I shouldn't have the loudspeaker quite full on if I were you. Now, please don't forget to register your sensations, for I shall want to know all of them: so keep your mind on the music. Morcambe smiled a little wryly as his host closed the door and audibly slid the outside bolt. Really it all seemed rather ridiculous; but one mustn't blame the husband of so eccentric a wife for developing a few crazes of his own! The disc was now revolving, and with a firm but delicate touch Morcambe set the needle to its margin and, settling into his chair, awaited the music.
Oh, that tune! He knew the piece well enough and associated it with D'Esterre's music at the Vallambrosa. But D'Esterre would never have murdered the violin like this! Whether the fault lay with player or instrument, the tone was indescribably horrible: it reminded Morcambe somehow of an animal moaning in pain, or was it rage? The piano, on the other hand, was being played exquisitely and, by contrast, made the violin all the more intolerable. Morcambe, indeed, rose from his chair to turn the radiophone off, but checked himself as he called to mind that this was an experiment and this his first reaction that he must remember to describe to Tullivant.
As he moved towards the fire the tone of the violin grew even more shrill and strident, and fiercer in its apparent enmity to the piano. Catching a sudden glimpse of his reflection in the mirror above the mantelpiece, Morcambe did not like what he saw and turned angrily round. Sonata indeed! Vendetta for violin and piano, that was what he was listening to. The violinist had now reached that pizzicato passage in the first movement, in which his brutal plucking of the strings moved Morcambe to fury.
With a pounce at the grate he seized the small poker from its tripod and brandished it towards the radiophone. No: there would be no relief in smashing that inanimate machine. The music clamoured for violence to flesh and blood! In a nervous frenzy he sprang towards the door, and then as suddenly recoiled.
That swine, Tullivant, in his dirty cunning had, he remembered, bolted it. But there was another way to get at him—through the french window! No, damn it! He had bolted that too. At this moment there rang out on the piano the lovely solo recapitulation of the second theme; but Morcambe shivered in anticipation of those piercing chords in which the two instruments would shortly wrestle in the tempestuous coda.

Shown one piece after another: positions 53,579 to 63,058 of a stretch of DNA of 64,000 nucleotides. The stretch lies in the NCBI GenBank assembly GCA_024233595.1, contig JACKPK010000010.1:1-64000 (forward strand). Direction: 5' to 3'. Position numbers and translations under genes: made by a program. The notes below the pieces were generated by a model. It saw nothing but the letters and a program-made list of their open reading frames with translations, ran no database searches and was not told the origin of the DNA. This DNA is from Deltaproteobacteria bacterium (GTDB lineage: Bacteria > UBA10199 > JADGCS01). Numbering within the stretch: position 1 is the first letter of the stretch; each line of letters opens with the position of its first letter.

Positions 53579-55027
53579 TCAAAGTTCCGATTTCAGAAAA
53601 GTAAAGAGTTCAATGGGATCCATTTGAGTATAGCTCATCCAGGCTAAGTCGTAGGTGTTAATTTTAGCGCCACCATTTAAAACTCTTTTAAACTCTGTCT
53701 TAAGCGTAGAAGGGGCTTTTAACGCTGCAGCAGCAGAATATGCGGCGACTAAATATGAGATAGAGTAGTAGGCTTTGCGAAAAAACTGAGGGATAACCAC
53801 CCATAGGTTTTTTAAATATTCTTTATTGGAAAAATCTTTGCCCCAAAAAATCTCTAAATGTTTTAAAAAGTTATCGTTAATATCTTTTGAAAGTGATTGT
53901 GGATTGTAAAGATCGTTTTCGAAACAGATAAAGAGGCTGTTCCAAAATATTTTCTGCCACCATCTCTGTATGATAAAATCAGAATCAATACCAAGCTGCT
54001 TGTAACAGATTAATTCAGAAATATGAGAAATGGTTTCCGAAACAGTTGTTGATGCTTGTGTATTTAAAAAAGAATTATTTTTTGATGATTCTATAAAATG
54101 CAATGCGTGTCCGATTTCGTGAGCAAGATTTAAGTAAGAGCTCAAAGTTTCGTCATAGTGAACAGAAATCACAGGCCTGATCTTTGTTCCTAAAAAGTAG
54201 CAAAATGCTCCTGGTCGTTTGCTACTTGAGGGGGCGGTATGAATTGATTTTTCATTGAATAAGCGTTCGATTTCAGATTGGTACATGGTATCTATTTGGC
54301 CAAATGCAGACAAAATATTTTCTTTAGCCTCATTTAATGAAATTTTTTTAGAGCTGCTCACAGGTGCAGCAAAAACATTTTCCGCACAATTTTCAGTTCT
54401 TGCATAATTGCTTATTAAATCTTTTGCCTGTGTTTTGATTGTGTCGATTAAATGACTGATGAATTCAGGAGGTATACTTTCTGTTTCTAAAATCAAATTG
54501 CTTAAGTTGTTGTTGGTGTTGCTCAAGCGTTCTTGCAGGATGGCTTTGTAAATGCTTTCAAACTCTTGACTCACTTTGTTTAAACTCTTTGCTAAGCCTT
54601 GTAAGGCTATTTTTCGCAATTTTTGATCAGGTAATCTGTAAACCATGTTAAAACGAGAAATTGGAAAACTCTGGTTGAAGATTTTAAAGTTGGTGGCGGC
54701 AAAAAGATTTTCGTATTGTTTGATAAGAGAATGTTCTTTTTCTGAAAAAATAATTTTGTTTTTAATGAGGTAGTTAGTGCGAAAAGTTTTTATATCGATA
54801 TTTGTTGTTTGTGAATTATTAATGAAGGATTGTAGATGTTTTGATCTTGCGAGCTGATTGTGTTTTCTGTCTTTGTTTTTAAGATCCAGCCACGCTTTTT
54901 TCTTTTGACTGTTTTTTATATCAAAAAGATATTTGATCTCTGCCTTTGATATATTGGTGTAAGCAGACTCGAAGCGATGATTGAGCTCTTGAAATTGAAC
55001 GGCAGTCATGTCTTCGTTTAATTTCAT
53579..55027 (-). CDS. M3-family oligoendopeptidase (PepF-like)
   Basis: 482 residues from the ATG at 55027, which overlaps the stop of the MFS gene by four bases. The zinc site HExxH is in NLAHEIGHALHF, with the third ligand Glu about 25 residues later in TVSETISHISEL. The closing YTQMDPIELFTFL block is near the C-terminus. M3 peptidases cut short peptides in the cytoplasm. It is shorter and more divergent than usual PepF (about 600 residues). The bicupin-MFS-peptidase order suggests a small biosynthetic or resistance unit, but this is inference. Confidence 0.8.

If only he could get at Tullivant! But before ever the chords sounded, there came in quick succession a thud, a scream, a choking and a moan; and then, save for the scratching of the needle on the record, silence. The sweat stood out on Morcambe's forehead and on the back of the hand in which the poker still hung limply clutched. Then with a clank it fell to the floor and he sank giddily into an armchair; nor did he hear the door unlocked before, looking up, he saw his host standing over him with a stiff brandy in his hand. There's no delayed action about your nerves!
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You will remember my mentioning that I had lost money in a gramophone company. It was called Orpheophone Limited, and the idea was to begin business with the recording of a library of what our Chairman chose to call "popular classics". Siedel's Sonata was among the first half-dozen, and we thought ourselves lucky when Ballister, our manager, told us that he had booked the Vidal Brothers to play it. We little knew, nobody in fact knew, that they were not brothers at all, but distant cousins locked in a deadly feud which was to have its fatal finale in our studio.
Igor waited till Moritz was playing that solo passage on the piano and then stabbed him through the back with a stiletto which he had kept in his violin case. Some of our shareholders, I remember, were sanguine enough to fancy that the tragedy might prove an advertisement for Orpheophone records! It was never brought in evidence, however, and was accidentally dropped and broken by one of the Court attendants.
The other was the one which you have just heard. Well, as a matter of fact, I found it in a parcel awaiting me at a Poste Restante in the Riviera, where I was on a motor tour with my aunt, Lady Sulcock, the following spring. With it was a note from Baluster to the effect that, if I were to play through the record by myself on no account was I to play it in company I might perhaps understand the nature of his crime and think kindly of him. He dared to hope so, for he had always valued my friendship. This message completely mystified me, for I saw no English newspapers during our tour and had heard nothing of the second murder.